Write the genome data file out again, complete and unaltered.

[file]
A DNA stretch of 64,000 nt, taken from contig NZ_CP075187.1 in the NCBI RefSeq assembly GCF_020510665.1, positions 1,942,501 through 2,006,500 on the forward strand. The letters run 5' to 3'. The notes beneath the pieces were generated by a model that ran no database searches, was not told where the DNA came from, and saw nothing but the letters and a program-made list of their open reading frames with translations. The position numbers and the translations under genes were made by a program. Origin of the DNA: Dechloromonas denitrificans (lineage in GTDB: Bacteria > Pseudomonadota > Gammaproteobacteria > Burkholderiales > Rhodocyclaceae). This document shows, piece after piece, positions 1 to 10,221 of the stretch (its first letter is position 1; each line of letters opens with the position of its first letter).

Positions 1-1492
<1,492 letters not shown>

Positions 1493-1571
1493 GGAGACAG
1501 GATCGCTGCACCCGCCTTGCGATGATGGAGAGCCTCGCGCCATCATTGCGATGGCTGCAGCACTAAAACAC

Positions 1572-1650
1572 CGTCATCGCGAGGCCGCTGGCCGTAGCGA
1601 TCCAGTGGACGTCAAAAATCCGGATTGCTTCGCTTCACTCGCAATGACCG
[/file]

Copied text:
A DNA stretch of 64,000 nt, taken from contig NZ_CP075187.1 in the NCBI RefSeq assembly GCF_020510665.1, positions 1,942,501 through 2,006,500 on the forward strand. The letters run 5' to 3'. The notes beneath the pieces were generated by a model that ran no database searches, was not told where the DNA came from, and saw nothing but the letters and a program-made list of their open reading frames with translations. The position numbers and the translations under genes were made by a program. Origin of the DNA: Dechloromonas denitrificans (lineage in GTDB: Bacteria > Pseudomonadota > Gammaproteobacteria > Burkholderiales > Rhodocyclaceae). This document shows, piece after piece, positions 1 to 10,221 of the stretch (its first letter is position 1; each line of letters opens with the position of its first letter).

Positions 1-1492
<1,492 letters not shown>

Positions 1493-1571
1493 GGAGACAG
1501 GATCGCTGCACCCGCCTTGCGATGATGGAGAGCCTCGCGCCATCATTGCGATGGCTGCAGCACTAAAACAC

Positions 1572-1650
1572 CGTCATCGCGAGGCCGCTGGCCGTAGCGA
1601 TCCAGTGGACGTCAAAAATCCGGATTGCTTCGCTTCACTCGCAATGACCG